Grants will aid commercialization of novel MIT technologies to test water safety and improve agricultural productivity.
The Abdul Latif Jameel World Water and Food Security Lab (J-WAFS) has announced two new J-WAFS Solutions grant recipients, who are developing technologies that will provide powerful solutions for improving food and water access in the Global South.
One technology turns agricultural waste into inexpensive fertilizer, and another will enable rural communities in developing countries to test Escherichia coli (E. coli) levels in drinking water via an affordable and accessible mobile kit. J-WAFS Solutions grants provide one year of financial support to MIT principal investigators with bench-scale, market-ready technologies. The funding is accompanied by mentorship from industry partners and additional networking and guidance, supporting project teams as they advance their technologies toward commercialization.
Since the start of the program in 2015, J-WAFS Solutions grants have already been instrumental in the launch of three MIT startups. The first of these was Via Separations, a company spun out from a 2015 J-WAFS Solutions grant which has since been supported by The Engine, has received numerous innovation prizes, and has been recognized by other startup accelerators within and outside of MIT.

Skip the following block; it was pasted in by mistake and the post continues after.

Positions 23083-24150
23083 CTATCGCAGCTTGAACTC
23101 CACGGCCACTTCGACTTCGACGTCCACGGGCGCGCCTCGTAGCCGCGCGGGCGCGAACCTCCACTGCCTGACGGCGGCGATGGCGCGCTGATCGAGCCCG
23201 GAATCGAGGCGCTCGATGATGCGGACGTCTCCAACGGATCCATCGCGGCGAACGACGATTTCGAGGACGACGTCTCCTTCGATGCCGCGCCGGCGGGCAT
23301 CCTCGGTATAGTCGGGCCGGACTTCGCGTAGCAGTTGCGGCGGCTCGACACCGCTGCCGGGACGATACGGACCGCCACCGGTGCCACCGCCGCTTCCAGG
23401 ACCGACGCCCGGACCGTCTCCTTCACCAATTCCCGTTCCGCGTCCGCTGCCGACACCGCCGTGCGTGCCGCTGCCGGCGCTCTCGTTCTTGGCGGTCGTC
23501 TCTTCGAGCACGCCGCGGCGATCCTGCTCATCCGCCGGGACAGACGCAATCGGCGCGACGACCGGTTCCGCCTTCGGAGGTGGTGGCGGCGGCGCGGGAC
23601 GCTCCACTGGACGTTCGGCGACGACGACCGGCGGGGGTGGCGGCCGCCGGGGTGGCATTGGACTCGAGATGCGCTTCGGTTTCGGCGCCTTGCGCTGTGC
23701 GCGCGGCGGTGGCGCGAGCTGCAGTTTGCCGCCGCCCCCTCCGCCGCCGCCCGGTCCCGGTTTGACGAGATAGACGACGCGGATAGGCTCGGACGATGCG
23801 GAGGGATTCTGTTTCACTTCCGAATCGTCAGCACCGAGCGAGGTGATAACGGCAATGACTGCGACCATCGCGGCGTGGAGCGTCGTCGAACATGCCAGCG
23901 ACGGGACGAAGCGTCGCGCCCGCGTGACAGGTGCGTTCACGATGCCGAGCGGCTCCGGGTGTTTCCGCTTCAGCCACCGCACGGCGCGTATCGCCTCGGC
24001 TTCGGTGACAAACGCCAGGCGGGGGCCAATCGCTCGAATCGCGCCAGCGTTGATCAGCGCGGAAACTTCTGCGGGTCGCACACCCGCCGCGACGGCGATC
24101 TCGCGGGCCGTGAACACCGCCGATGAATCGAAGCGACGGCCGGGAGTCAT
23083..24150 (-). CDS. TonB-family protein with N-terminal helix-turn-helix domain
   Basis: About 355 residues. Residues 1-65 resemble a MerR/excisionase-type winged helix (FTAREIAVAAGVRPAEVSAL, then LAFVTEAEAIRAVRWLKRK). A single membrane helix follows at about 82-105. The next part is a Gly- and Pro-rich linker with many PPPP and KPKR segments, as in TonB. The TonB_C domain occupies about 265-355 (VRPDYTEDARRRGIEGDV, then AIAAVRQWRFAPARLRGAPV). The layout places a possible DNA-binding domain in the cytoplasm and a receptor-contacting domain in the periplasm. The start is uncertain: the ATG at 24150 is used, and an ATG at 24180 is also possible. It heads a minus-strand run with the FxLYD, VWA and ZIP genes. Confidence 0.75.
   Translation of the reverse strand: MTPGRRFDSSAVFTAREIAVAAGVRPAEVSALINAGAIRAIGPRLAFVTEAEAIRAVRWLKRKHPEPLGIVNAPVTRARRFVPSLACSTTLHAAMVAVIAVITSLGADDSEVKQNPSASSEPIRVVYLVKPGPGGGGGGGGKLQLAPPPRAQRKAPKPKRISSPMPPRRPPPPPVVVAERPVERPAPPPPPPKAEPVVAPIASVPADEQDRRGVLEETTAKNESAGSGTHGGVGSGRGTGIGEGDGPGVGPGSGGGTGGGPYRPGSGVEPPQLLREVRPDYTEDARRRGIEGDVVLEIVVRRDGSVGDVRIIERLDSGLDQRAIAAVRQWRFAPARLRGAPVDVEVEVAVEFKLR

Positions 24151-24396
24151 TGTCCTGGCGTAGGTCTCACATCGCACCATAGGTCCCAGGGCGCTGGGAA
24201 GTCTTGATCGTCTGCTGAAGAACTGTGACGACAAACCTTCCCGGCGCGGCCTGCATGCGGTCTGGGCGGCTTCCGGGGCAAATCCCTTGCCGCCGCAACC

“As we face a future increasingly shaped by climate change, urbanization, and population increase, we can’t ensure the sustainability of our water and food systems without considerable innovation,” says J-WAFS Executive Director Renee J. Robins. “But innovation alone doesn’t solve problems. J-WAFS Solutions grants help turn MIT discoveries and inventions into water and food sector products and services that will have real world impact.”
Improving agricultural efficiency where fertilizer access is limited
Currently, most of the world’s fertilizers are produced in capital-intensive and energy-intensive centralized facilities in North America, Europe, and China. As a result, rural farmers in the Global South often pay two to three times the cost of fertilizer elsewhere.
Ahmed Ghoniem, the Ronald C. Crane (1972) Professor in the Department of Mechanical Engineering, has a solution. He and his team have been awarded a commercialization grant to develop a technology that downsizes and decentralizes soil enhancement production in order for it to be carried out on a small-scale basis in rural villages.
The process, called decentralized biomass torrefaction, uses small-scale reactor units developed in Ghoniem’s lab to heat agricultural residues (husks, stalks, and other organic materials that are otherwise considered waste) using conditions that turn this biomass into an alkaline carbon-rich substance. When added to soils, it promotes plant growth and improves soil retention of nutrients and moisture. The portable reactors can be latched onto the back of tractors or inside standard shipping containers and can perform the biomass processing in the field rather than at a centralized plant, reducing the cost of fertilizer and enabling rural, small-scale farmers to increase both their yield and their net income.
Improving water safety in Nepal using affordable monitoring kits